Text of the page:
pure

[ pyoor ]
/ pyʊər /
||

adjective, pur·er, pur·est.


Nearby words

  1. purchasing agent,
  2. purchasing power,
  3. purdah,
  4. purdonium,
  5. purdy,
  6. pure absence,
  7. pure and simple,
  8. pure as the driven snow,
  9. pure culture,
  10. pure democracy

Origin of pure

1250–1300; Middle English pur < Old French < Latin pūrus clean, unmixed, plain, pure

Related forms

Synonym study

1. See clean.

Dictionary.com Unabridged Based on the Random House Unabridged Dictionary, © Random House, Inc. 2019

Examples from the Web for pure


British Dictionary definitions for pure

pure

/ (pjʊə) /

adjective

Derived Formspureness, noun

Word Origin for pure

C13: from Old French pur, from Latin pūrus unstained

Collins English Dictionary - Complete & Unabridged 2012 Digital Edition © William Collins Sons & Co. Ltd. 1979, 1986 © HarperCollins Publishers 1998, 2000, 2003, 2005, 2006, 2007, 2009, 2012

Word Origin and History for pure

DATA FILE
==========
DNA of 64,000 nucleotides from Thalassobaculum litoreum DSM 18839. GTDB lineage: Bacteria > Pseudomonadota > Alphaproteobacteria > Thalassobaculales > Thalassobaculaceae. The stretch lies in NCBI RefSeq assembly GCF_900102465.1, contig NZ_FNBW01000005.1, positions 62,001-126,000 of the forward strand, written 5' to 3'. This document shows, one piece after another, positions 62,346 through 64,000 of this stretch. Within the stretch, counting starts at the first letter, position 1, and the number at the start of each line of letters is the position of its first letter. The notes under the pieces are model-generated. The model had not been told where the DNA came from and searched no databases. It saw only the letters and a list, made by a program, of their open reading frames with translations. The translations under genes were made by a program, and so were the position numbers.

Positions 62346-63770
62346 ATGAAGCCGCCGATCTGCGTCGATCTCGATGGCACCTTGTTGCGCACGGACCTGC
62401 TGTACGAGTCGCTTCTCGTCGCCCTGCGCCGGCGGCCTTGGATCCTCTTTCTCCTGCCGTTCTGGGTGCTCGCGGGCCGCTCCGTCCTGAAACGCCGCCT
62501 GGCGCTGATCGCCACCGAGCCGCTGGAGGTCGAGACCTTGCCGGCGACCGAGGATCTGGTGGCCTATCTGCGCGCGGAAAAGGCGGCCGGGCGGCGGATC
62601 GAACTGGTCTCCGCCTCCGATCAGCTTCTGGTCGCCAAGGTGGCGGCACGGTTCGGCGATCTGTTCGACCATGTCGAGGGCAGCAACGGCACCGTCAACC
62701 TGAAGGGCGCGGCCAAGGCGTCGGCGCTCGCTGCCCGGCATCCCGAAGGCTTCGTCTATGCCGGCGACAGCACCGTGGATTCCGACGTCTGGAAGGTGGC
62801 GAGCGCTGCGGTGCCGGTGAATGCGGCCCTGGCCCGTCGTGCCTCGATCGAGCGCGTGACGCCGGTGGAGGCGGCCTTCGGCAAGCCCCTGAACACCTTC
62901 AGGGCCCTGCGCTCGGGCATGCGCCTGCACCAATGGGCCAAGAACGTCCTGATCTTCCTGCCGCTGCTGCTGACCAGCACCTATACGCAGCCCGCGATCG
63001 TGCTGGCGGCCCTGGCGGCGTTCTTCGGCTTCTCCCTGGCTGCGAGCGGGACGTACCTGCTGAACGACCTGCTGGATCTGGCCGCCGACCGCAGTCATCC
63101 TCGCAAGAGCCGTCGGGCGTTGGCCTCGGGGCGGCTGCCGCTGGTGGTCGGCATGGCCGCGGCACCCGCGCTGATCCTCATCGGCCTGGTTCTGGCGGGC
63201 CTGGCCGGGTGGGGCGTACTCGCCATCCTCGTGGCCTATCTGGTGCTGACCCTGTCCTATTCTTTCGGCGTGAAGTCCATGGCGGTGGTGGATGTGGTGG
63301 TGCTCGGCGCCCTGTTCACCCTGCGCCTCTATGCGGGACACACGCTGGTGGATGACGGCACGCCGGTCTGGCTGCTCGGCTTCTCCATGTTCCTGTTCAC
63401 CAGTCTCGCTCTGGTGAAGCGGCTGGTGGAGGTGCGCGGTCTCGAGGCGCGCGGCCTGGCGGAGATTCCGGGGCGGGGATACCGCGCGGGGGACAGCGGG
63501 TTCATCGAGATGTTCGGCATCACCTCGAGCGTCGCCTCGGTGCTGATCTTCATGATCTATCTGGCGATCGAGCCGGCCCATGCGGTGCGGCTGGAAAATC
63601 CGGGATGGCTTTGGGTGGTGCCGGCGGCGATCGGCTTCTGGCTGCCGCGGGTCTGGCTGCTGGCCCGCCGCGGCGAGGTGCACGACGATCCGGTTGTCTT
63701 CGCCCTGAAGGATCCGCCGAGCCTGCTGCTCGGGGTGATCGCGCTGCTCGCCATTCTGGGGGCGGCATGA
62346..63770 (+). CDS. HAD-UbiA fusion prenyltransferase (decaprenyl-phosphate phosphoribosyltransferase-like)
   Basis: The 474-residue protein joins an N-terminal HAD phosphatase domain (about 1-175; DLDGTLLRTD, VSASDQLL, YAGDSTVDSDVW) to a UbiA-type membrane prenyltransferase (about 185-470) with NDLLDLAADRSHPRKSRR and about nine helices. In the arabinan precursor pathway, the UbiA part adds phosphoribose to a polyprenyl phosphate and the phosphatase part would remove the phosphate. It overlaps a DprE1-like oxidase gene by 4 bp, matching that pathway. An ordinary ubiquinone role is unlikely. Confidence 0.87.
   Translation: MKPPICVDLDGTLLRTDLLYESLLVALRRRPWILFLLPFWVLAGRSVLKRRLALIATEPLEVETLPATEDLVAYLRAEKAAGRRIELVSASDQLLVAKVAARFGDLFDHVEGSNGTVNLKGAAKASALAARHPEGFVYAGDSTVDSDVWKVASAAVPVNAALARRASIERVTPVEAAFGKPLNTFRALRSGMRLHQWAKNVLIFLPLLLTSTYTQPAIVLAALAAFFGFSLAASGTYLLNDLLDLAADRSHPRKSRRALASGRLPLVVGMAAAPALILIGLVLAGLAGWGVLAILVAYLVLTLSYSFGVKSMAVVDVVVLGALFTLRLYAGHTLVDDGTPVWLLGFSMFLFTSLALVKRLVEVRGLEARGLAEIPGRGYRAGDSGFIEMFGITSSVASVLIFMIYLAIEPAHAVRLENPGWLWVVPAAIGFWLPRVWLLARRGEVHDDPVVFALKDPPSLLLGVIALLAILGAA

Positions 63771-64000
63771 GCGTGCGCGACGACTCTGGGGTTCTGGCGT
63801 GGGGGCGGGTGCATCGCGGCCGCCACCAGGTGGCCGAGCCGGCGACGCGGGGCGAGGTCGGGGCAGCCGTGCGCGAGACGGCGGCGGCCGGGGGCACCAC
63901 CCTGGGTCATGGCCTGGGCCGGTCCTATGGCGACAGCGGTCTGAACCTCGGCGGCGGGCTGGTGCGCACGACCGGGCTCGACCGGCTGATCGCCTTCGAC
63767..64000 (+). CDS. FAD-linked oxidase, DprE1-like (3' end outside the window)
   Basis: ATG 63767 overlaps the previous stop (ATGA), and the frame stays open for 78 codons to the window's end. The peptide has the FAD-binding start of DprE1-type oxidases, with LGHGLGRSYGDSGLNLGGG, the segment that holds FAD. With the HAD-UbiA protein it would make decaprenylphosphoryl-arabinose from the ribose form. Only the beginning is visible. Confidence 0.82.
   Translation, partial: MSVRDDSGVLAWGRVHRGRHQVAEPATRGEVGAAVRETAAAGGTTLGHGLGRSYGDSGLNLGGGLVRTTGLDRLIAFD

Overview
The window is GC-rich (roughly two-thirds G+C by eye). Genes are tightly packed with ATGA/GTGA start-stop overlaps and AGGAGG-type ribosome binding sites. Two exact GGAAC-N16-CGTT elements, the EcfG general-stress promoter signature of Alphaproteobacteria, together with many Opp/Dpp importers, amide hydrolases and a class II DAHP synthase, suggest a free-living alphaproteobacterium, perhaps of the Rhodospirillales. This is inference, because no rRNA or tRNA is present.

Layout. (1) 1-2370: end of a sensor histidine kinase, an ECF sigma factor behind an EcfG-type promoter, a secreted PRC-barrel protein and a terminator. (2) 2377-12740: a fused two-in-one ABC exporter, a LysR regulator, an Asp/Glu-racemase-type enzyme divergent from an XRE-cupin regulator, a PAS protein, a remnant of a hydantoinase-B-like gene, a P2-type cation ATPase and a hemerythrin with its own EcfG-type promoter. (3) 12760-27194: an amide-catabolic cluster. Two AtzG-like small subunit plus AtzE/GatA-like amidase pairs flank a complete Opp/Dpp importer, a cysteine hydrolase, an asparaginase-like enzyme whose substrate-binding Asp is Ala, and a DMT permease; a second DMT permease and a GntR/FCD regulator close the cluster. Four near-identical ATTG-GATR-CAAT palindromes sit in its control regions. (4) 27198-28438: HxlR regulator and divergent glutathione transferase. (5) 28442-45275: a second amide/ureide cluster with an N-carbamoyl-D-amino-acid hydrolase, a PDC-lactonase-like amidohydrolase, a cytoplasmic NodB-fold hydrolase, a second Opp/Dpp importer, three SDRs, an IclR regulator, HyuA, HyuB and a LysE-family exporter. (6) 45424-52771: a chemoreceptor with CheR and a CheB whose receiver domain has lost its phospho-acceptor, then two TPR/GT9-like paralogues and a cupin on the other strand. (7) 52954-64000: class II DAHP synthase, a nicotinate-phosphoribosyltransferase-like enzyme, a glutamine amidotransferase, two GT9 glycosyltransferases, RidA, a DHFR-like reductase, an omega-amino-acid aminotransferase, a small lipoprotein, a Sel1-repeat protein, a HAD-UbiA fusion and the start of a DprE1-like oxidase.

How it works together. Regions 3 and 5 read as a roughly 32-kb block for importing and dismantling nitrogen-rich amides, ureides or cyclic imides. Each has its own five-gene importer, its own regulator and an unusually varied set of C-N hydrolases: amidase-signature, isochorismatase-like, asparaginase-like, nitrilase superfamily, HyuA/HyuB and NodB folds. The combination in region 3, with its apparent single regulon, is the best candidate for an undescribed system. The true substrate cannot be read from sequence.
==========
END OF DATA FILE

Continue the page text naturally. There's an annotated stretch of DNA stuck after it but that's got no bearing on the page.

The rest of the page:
pure

adj.

c.1300 (late 12c. as a surname, and Old English had purlamb "lamb without a blemish"), "unmixed," also "absolutely, entirely," from Old French pur "pure, simple, absolute, unalloyed," figuratively "simple, sheer, mere" (12c.), from Latin purus "clean, clear; unmixed; unadorned; chaste, undefiled," from PIE root *peue- "to purify, cleanse" (cf. Latin putus "clear, pure;" Sanskrit pavate "purifies, cleanses," putah "pure;" Middle Irish ur "fresh, new;" Old High German fowen "to sift").

Replaced Old English hlutor. Meaning "free from moral corruption" is first recorded mid-14c. In reference to bloodlines, attested from late 15c.

Online Etymology Dictionary, © 2010 Douglas Harper

Medicine definitions for pure

pure

[ pyur ]

adj.

Having a homogeneous or uniform composition; not mixed.
Free from adulterants or impurities.
Produced by self-fertilization or continual inbreeding; homozygous.

The American Heritage® Stedman's Medical Dictionary Copyright © 2002, 2001, 1995 by Houghton Mifflin Company. Published by Houghton Mifflin Company.